Sunday, April 2, 2017

Teen Driving: Navigating the Permit Requirments

I wrote this when our son was 15 years, 7 months old. That means he was old enough to get his learner's permit so that he can practice driving while I practice patience. And praying. I'm sure I'll do a lot of praying while he's driving. I got my learner's permit 29 years ago and I only remember how excited I was. I don't remember the process, but I don't think it was this difficult.

We live in California (which might be part of the problem), and Drivers Education is not part of the high school curriculum. I took Drivers Ed one summer and passed all of my tests with flying colors (not surprising, I was a car lover back then, too). Now kids and parents have to find an online Drivers Ed course, complete all of the lessons, pass the test, and get an official certificate to take to the DMV to take another test to get the permit. Are you as confused as I am?



In August, I spent hours on the California Department of Motor Vehicles website reading all about teen drivers, requirements, restrictions, and risks. I just wanted to find the answer to: What does my teen do to get a learner's permit? I found the checklist, but the links still led to confusing statements. For example, how can a teen apply for their permit with "Certificate of Completion of Driver Education and Driver Training"? Don't they need the permit to take the driver training? So confusing.

I finally got the answer from our neighbor who has a daughter the same age as our son. Her instructions: Get a Groupon to get a discount on an online course; get a DMV appointment ASAP (before your child has completed an online course) because they go fast; have kid study. Thank goodness for those parents who go before us and share their knowledge!

I got the Groupon, showed our son the website, he set up his account, and I left him to it. I didn't offer any help other than offering to quiz him if he wanted me to. I tried to set up his DMV appointment to get the permit but again couldn't decipher the language on the DMV website. My husband accused me of thinking too hard and therefore making it more difficult than it need be. He set up an appointment for October 27th after school. Our son did all the reading, watched the videos, took the chapter quizzes, and passed the online test on the second try at 8:00 PM on October 26th. He was so excited. And then he got the confirmation email from the testing website that said he should call the DMV to make an appointment once he receives his official completion certificate in the mail. What now? They're going to mail us a certificate? We can't just print it out and take it to the DMV and get his damn permit? That part wasn't clearly explained to us.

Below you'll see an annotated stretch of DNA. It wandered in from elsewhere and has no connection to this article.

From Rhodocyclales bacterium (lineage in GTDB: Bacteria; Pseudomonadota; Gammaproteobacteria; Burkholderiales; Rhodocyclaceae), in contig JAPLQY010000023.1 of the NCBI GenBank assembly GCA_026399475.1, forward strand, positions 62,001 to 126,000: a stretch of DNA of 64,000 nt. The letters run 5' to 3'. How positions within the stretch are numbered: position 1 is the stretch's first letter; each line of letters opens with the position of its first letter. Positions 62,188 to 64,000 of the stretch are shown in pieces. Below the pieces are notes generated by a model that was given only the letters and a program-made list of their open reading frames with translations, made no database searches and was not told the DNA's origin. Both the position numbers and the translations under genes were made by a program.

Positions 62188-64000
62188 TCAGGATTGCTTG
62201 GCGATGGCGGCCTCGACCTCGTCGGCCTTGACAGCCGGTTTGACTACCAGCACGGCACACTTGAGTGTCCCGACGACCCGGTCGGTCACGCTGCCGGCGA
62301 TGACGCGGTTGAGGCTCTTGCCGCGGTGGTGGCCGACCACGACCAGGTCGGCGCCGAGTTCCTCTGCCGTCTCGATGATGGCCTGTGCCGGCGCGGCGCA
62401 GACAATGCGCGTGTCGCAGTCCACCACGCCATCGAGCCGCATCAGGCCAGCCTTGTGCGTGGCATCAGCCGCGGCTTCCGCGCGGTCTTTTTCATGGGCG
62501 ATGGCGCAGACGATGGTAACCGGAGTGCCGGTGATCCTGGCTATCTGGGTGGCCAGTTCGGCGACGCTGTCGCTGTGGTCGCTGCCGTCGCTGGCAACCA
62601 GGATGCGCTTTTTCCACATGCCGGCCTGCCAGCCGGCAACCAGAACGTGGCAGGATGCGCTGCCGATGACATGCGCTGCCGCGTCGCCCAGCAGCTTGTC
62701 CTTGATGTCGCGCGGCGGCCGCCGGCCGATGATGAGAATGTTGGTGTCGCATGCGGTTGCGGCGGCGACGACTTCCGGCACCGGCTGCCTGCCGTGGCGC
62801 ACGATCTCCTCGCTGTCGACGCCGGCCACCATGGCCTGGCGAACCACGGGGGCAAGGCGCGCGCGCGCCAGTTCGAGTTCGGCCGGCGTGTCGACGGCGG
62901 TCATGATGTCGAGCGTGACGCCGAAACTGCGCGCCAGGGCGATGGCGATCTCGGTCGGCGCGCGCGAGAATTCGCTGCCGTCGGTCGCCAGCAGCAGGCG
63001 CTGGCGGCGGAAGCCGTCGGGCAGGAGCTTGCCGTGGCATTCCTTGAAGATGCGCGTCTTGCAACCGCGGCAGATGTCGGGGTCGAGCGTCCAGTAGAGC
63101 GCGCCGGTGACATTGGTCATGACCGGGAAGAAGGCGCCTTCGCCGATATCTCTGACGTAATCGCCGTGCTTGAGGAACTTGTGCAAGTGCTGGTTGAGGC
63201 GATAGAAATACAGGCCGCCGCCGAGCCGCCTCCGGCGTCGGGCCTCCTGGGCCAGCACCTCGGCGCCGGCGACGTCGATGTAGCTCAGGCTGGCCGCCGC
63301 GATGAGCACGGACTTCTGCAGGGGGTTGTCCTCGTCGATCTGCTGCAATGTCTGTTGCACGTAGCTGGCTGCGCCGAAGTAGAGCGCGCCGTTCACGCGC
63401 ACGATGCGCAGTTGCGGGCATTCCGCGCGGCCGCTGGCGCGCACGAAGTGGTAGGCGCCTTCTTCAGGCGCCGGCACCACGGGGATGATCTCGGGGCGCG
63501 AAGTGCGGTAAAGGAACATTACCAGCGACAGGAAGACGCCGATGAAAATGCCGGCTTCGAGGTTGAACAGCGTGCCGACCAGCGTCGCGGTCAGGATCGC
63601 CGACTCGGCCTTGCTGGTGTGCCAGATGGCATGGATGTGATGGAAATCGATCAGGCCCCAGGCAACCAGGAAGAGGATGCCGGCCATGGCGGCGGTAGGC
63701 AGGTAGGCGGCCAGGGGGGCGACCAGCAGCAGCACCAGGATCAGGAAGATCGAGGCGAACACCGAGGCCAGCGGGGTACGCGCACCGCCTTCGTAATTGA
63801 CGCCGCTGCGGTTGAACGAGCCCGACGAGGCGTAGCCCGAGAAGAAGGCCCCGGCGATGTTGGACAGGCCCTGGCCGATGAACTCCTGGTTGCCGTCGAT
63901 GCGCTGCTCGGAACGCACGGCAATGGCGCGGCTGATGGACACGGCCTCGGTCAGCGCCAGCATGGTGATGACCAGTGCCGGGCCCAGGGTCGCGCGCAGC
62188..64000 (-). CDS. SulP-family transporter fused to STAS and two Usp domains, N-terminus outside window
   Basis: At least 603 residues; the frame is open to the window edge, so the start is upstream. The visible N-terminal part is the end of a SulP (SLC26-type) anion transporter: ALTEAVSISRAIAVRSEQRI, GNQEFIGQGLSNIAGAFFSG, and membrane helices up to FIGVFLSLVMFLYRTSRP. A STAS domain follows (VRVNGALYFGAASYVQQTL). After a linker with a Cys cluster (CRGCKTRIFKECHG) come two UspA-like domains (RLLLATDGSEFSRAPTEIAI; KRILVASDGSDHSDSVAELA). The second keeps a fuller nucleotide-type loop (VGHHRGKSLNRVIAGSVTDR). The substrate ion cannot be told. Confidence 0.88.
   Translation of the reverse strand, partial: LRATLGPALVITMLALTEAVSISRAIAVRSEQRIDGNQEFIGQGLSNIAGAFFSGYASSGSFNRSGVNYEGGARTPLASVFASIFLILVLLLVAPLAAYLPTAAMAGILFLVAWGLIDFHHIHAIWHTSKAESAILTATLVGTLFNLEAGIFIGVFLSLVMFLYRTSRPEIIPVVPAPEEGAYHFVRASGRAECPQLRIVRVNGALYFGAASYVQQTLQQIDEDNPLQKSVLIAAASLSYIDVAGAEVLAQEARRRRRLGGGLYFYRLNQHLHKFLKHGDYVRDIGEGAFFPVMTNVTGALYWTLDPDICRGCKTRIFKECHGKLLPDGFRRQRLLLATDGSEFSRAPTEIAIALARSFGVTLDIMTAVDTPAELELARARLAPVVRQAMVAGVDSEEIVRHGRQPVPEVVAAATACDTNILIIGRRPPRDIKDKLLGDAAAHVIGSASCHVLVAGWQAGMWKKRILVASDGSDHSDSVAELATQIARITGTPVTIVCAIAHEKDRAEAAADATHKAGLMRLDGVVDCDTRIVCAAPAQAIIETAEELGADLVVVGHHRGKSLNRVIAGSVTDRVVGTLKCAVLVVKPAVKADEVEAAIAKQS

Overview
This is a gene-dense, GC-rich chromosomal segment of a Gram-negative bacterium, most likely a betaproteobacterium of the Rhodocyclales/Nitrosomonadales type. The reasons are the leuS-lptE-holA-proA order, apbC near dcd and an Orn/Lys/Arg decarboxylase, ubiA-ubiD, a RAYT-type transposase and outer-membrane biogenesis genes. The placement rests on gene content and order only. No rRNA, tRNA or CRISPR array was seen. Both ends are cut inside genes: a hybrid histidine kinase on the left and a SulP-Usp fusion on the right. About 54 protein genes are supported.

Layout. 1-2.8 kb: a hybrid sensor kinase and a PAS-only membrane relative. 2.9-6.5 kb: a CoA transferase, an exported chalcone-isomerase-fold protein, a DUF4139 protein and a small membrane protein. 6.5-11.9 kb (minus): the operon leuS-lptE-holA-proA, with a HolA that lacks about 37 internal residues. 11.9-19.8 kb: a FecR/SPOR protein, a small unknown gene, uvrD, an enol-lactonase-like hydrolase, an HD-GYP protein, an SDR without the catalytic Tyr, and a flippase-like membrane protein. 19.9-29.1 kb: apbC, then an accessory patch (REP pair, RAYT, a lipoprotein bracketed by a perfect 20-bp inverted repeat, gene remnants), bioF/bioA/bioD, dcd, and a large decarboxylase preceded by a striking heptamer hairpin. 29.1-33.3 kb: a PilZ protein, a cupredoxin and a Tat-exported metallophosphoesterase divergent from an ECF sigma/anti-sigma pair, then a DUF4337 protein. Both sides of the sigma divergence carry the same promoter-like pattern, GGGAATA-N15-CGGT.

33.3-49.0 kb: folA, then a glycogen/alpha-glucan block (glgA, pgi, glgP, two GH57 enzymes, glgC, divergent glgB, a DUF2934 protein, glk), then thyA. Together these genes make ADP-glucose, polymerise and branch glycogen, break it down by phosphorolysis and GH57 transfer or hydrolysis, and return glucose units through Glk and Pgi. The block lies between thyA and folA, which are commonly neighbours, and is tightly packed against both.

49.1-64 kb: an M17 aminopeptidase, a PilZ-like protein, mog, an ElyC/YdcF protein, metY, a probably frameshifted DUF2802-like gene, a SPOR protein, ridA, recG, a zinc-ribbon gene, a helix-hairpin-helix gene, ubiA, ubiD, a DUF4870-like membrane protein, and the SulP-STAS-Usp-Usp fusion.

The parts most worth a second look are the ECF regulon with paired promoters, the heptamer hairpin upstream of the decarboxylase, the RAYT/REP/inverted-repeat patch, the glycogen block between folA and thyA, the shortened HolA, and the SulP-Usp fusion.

So we're waiting for the certificate. We also have to get an official form from the DMV (via mail or by going to the DMV in person to pick it up because printed off the website is not acceptable) and both parents have to sign it. And we have to locate his Social Security card and birth certificate, as well as show proof of good oral hygiene and have a California State flag autographed by Arnold Schwarzenegger. Good grief.

Each of our united states has different requirements. I found a chart on the IIHS website that is helpful for ages and some restrictions but won't give you all the details. You'll need to go to your state's DMV website or ask an experienced neighbor. Keep in mind that the laws do change and they may not be the same as when you got your license.

So here's what I learned:

  1. Find a Groupon or other discount coupon for online driver's education (unless your child's school offers classes).
  2. Learn to navigate your state's DMV website.
  3. Make an appointment for your child to take the permit test at the DMV. Put some thought into this date.  (In California it's a test about the laws and signs.)
  4. Get your child set up with online drivers ed course. Give them a solid deadline to finish and pass the test at least two weeks before their DMV appointment to allow for the certificate to be mailed to you.
  5. Gather all required documents, signatures, and certificates to take to DMV appointment.
  6. Set up a swear jar and find a lucky totem to carry with you at all times.
Best of luck to us all!


He'd rather be fishing. So would I.



(c) 2010-2017 Erika J.N. Fish. All Rights Reserved.

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